11. Indian Treaty Signed at Ft. Osage November 10, 1808 Indian Treaty Signed at Ft. Osage November 10, 1808 Series of manuscripts (numbers 1, 2, 3, and 4) about Fort Osage, its fur trading "factory system" with the Osage Indians, and its protective function against the Indians' hostilities.

12. Journal of Rudolph Friederich Kurz Journal of Rudolph Friederich Kurz 1937 Swiss artist Rudolph Kurz, born in Bern, Switzerland, in 1818 and died there in 1871, came to the American frontier to paint wildlife and Indians. As he journeyed he kept a diary and described in great...

13. Liquor Has Been Their Undoing: Liquor Trafficking and Alcohol Abuse in the Lower Missouri Fur Trade Liquor Has Been Their Undoing: Liquor Trafficking and Alcohol Abuse in the Lower Missouri Fur Trade Fall//1992 Article about the corrupting effects of alcohol on Indians and "half-breed" Indians in the fur trade area of the Mississippi River valley, especially around Saint Louis, with maps and several illustrations....

14. Marking Missouri History Marking Missouri History 1998 General history of the fur trade in Missouri, starting with New Orleans merchant Pierre Laclede Liguest and his "assistant, a teenager named Auguste Chouteau," settlers of Saint Louis in 1764. Includes...

15. More Reports of the Fur Trade and Inland Trade to Mexico More Reports of the Fur Trade and Inland Trade to Mexico July-September 1942 Second in a two-part series of articles reproducing letters and other reports by prominent fur traders or government officials involved in the fur trade or inland trade with Mexico in 1831. Among the report...

16. On History. ..Trade with Indians Is K. C.'s First Business On History. ..Trade with Indians Is K. C.'s First Business May/1/1975 Article about the early history of Kansas City and the Indian culture preceding white people in the area.

17. Partners in Pelts Partners in Pelts Fall 1999 History of the ties between the early white civilization of Missouri and the fur trade of the French-speaking Chouteau family in the late 1700s and early 1800s, describing their partnership with the Osage...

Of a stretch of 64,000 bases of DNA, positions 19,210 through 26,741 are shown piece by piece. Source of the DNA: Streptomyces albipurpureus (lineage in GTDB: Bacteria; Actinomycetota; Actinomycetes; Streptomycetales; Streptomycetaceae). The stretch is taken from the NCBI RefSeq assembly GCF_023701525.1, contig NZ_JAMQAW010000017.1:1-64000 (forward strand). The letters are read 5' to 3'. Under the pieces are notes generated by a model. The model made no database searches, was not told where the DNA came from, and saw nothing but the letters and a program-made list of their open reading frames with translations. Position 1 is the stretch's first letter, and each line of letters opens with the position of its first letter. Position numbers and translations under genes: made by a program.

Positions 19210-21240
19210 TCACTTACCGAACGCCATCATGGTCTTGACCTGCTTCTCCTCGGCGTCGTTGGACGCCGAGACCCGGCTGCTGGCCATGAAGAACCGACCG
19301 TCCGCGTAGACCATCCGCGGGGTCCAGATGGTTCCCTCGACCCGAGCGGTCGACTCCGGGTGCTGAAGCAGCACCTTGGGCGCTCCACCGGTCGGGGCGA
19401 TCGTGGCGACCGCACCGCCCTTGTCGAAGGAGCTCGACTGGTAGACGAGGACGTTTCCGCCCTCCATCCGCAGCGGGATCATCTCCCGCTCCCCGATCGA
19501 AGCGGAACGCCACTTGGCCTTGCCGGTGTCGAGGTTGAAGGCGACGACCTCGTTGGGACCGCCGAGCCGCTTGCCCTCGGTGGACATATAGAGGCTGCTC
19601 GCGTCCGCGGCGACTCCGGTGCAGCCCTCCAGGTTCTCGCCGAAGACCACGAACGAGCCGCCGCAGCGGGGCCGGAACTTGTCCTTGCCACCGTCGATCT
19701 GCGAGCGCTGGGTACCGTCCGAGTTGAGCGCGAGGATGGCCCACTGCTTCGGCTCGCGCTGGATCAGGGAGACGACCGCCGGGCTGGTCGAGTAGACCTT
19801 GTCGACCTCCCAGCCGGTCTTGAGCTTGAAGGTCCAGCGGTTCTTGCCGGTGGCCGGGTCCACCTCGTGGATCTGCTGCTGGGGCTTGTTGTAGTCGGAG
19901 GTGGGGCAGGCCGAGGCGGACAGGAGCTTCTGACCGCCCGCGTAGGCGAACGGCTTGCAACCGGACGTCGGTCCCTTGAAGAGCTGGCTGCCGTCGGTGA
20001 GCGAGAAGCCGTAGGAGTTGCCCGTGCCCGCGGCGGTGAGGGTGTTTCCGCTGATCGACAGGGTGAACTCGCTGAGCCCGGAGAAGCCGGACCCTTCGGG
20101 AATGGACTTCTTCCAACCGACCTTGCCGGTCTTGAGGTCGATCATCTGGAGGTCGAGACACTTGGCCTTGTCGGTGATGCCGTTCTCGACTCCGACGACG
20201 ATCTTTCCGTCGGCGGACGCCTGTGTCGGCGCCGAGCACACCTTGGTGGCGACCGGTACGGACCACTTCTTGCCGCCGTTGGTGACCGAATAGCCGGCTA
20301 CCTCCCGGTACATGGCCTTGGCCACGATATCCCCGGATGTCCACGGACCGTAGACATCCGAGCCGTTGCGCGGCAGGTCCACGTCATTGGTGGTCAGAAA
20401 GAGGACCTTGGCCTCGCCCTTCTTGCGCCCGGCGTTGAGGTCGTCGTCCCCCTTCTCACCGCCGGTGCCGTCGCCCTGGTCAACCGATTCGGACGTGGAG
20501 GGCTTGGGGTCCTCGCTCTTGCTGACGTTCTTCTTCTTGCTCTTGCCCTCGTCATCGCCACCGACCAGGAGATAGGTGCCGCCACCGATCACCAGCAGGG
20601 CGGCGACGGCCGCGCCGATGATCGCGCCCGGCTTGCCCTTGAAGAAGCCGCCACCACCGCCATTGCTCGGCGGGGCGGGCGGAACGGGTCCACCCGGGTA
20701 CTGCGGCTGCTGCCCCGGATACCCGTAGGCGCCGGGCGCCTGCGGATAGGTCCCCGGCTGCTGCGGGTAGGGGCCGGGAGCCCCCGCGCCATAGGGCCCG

18. Pierre Chouteau, Entrepreneur as Indian Agent Pierre Chouteau, Entrepreneur as Indian Agent July//1978 Article about the "career of Pierre Chouteau, Jr. [or Jean Pierre Chouteau, 1758-18??, the father of Francois Chouteau], a prominent French fur trader who served as the American government's first Indian...

19. Pierre Chouteau, Jr. and Company Pierre Chouteau, Jr. and Company 2001 There are numerous references in the book to the Chouteau family and in particular Pierre Chouteau, Jr. and his involvement in the fur trade on the upper Missouri River. The focus of the book is the history...

20. Plains Indian Women and Interracial Marriage in the Upper Missouri Trade, 1804-1868 Plains Indian Women and Interracial Marriage in the Upper Missouri Trade, 1804-1868 Winter 2000 Statement before article says "Although Indian women remain invisible in most histories of the American fur trade, innumerable Native women became involved in the Upper Missouri trade through interracial...